Mohammad, a boy at Tehran's institute for the blind, waits for his dad to pick him up for summer vacation. While waiting, he realizes a baby bird has fallen from its nest: he chases away a ... See full summary »
Leaving her provincial home, teenage Mutsuko arrives in Tokyo by train to take a job in a major automotive company but finds that she is employed by a small auto repair shop owned by ... See full summary »
In Paris, Chinese cinema student Song Fang is hired to work as the nanny of Simon by his divorced mother Suzanne, who works voicing marionettes in a theater. Suzanne is having troubles with her tenant Marc, who does not pay the rent, while she waits for the return of her older daughter Louise, who lives with her father in Brussels. Written by
Claudio Carvalho, Rio de Janeiro, Brazil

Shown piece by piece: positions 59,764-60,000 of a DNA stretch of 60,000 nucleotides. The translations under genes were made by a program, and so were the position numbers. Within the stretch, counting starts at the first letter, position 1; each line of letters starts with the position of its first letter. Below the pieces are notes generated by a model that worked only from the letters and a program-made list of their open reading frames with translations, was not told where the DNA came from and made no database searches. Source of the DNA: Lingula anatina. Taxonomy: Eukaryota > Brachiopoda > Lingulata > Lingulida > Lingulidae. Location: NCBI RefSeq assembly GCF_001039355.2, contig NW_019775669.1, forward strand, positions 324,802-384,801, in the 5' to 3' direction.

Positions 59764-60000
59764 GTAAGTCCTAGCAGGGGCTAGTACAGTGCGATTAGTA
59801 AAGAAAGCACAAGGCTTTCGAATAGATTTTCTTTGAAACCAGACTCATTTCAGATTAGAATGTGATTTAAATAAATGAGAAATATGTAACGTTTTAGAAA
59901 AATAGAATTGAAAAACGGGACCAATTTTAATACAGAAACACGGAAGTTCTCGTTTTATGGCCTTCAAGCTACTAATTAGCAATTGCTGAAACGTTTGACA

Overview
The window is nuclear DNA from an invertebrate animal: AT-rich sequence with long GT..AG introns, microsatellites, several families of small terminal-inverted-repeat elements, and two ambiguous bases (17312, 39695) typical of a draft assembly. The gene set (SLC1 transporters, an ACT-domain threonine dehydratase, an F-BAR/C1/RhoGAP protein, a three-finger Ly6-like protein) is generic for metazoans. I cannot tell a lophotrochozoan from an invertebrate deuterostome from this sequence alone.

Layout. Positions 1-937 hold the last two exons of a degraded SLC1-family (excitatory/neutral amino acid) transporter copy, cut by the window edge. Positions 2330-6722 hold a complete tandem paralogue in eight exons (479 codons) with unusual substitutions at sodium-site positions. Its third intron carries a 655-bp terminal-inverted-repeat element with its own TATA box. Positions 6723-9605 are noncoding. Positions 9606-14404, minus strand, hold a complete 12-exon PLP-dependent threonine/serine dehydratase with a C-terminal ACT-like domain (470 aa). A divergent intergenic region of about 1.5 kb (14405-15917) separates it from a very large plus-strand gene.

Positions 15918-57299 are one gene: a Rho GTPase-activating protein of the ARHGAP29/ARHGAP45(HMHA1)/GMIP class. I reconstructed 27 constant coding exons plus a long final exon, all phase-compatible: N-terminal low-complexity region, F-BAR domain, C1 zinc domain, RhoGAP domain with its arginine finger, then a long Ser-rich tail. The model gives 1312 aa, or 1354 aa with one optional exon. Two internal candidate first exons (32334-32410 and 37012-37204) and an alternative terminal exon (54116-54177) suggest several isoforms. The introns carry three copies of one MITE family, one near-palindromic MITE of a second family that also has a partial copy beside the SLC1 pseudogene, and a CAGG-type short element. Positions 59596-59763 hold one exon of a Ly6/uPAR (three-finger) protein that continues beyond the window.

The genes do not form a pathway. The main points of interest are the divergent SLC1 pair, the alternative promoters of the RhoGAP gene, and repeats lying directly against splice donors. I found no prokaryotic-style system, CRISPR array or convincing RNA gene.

In CAFE LUMIERE, Hou paid tribute to Ozu. Here it's Lamorisse and his famous short film. I liked this more than any other Hou I've seen so far, which is odd because it seems to be considered one of his lesser films. Perhaps I only like Hou when he's not being so Hou. There was a lot to decode here, but I think one of the primary messages is the meeting of two cultures. The red balloon could be associated with the red prominent in Chinese culture, floating through and discovering Paris much in the same way as the director himself. The balloon seems to watch over and sympathize with the characters but doesn't ever connect. We have Juliette Binoche (in a very warm and relateable performance) practicing the art of Chinese puppet theater, and in her employ is Fang Song (another very likable performer), a Chinese nanny. These characters interact and even have moments of tenderness together, but they are detached, not quite involved in each other's lives. And then there are multitudes of instances being seen through windows, in reflections, through a camera, on a screen, via a child's toy. We are separated, but I see you and watch you with care. Outsiders looking in, doing what they can. I enjoyed my time with these characters and was engaged with their situations, understated though they might be. Lovely photography by one of my favorites, Mark Ping Bin Lee, and a gentle score. Makes me wonder what I've missed in Hou's other films.
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